As outlined above, it’s prudent to conduct regular antivirus scans across all your devices in use, not just your desktops. Ensure your antivirus software is kept up to date – this is vital to it being effective. Avoid free versions of antivirus software, they often lack the necessary array of tools necessary to protect a functioning business.
Patching & updates
Depending on your systems and level of risk, requirement 6.2 of the PCI DSS requires a business to ensure all vendor supplied security patches are applied.
So, what does this mean? When a security vulnerability is found in a piece of software or application, the developers of that software will typically release an update to the software that fixes or “patches” the vulnerability. It is generally distributed via the internet in the form of a software update. When the user installs the update, this vulnerability is fixed in the application’s code.
As a small business, it’s important you monitor and install all available patches as they become available. This way you can ensure all applications and software in use are protected against all known vulnerabilities.
Requirement 9.9 of the Standard requires you to periodically inspect your card reading devices for tampering and substitution. It directs you to maintain a list of your devices, train your staff to be aware of attempted tampering and suspicious behaviour and to report any suspected tampering or substitution.
This is an ongoing requirement and must be adhered to on a regular basis, simply looking at your terminal once a year will not suffice. As with your scanning and patching above, make this a regular habit and ensure all staff are vigilant to the risk of tampering.
The Standard recommends that you perform regular inspections. We recommend you keep a log of photos of how the device should look to compare with to make noticing tampering easier. The Standard also suggests the use of a UV marker to help detect advanced tampering.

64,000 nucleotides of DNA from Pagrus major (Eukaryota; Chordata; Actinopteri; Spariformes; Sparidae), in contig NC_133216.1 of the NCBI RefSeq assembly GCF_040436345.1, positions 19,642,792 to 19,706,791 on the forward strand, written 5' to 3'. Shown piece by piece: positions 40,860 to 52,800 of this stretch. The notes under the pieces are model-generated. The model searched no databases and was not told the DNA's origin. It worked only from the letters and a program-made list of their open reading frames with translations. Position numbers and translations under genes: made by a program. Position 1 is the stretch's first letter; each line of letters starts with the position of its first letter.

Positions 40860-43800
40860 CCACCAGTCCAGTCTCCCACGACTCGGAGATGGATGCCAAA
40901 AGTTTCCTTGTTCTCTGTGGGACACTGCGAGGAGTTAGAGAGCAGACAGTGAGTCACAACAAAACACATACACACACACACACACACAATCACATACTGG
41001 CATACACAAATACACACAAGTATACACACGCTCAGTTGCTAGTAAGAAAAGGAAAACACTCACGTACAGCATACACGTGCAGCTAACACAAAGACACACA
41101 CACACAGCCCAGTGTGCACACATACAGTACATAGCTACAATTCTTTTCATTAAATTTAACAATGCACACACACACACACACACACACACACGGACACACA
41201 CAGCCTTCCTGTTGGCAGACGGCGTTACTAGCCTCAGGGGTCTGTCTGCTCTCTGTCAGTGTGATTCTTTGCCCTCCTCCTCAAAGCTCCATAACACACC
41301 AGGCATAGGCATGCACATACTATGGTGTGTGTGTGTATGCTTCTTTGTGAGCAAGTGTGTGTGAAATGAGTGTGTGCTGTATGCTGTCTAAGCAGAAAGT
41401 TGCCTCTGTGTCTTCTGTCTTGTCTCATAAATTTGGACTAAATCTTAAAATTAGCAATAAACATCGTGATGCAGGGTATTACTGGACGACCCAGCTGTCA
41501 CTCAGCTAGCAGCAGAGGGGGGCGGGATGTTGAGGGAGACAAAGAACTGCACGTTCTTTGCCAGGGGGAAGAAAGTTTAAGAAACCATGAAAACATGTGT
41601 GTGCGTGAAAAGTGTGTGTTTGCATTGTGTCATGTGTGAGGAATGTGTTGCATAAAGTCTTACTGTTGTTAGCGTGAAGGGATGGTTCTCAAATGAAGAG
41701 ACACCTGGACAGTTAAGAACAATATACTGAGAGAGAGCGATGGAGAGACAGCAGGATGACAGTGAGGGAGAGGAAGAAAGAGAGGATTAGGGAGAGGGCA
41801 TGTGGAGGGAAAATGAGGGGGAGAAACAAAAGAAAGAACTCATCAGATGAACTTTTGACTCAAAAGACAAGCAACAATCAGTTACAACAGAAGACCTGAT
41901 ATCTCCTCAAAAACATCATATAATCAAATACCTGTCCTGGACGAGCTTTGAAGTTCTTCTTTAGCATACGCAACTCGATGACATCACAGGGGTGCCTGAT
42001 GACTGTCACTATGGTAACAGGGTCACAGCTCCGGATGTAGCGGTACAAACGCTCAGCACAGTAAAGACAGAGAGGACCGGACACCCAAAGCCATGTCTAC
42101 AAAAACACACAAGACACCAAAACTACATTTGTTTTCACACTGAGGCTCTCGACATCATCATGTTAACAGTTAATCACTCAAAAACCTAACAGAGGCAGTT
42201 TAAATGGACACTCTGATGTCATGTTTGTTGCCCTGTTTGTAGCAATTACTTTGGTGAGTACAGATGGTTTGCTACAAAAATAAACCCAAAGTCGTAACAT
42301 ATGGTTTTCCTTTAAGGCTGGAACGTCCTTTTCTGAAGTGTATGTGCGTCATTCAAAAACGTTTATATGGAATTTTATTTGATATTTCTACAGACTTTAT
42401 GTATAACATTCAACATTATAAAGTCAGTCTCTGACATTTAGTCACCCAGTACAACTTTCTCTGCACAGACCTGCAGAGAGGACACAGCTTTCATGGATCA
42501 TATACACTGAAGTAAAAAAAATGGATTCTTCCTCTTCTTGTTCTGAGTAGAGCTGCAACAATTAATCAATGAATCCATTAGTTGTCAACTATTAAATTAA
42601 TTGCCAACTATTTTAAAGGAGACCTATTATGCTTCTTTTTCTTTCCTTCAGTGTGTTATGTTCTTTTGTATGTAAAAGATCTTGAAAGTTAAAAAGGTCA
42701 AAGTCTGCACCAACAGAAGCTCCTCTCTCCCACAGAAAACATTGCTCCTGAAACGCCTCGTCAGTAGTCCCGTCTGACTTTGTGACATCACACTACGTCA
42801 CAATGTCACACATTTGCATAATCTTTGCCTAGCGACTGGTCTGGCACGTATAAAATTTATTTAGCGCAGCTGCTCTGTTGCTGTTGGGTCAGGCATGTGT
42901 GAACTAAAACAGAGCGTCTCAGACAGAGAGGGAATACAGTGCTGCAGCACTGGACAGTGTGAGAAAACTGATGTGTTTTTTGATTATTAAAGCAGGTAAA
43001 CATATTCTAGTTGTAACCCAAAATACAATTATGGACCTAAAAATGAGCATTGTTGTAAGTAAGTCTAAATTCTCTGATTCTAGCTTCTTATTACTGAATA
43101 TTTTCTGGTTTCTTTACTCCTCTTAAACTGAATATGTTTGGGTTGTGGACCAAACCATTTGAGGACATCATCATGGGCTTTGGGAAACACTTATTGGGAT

Ask your card reading device provider for more guidance on how to prevent and detect tampering of your payment devices. More information can also be found in our blog Protecting Card Reading Devices.
The lead to constantly maintaining your compliance requirements needs to come from the top. This is best implemented through staff education on your business’s compliance and security responsibilities.
In addition to keeping your information security policy up to date, ensure your staff members are periodically refreshed on security and compliance basics.
Remind you employees regularly on important issues. Some examples include (but are not limited to):
- The handling of sensitive data – not communicating credit card numbers in an insecure manner
- Being mindful of sensitive information displayed on their computer screens within customer view
- Password strength and complexity
- Never sharing login details
- Physical security and access to restricted areas
As described in this blog, your compliance and payment security responsibilities do not end when your SAQ is submitted. Your compliant status is an ongoing process that needs to be maintained and monitored at all times. Ultimately your business reduces its risks and protects its customers at the same time.
If you are confused about any of the technical terms used in this blog, see our glossary of terms in our Small Business A-Z of Cybersecurity.
Our paper It’s time for small businesses to take cybersecurity seriously covers the subject of data loss and the threats posed to small businesses by cybersecurity in more detail.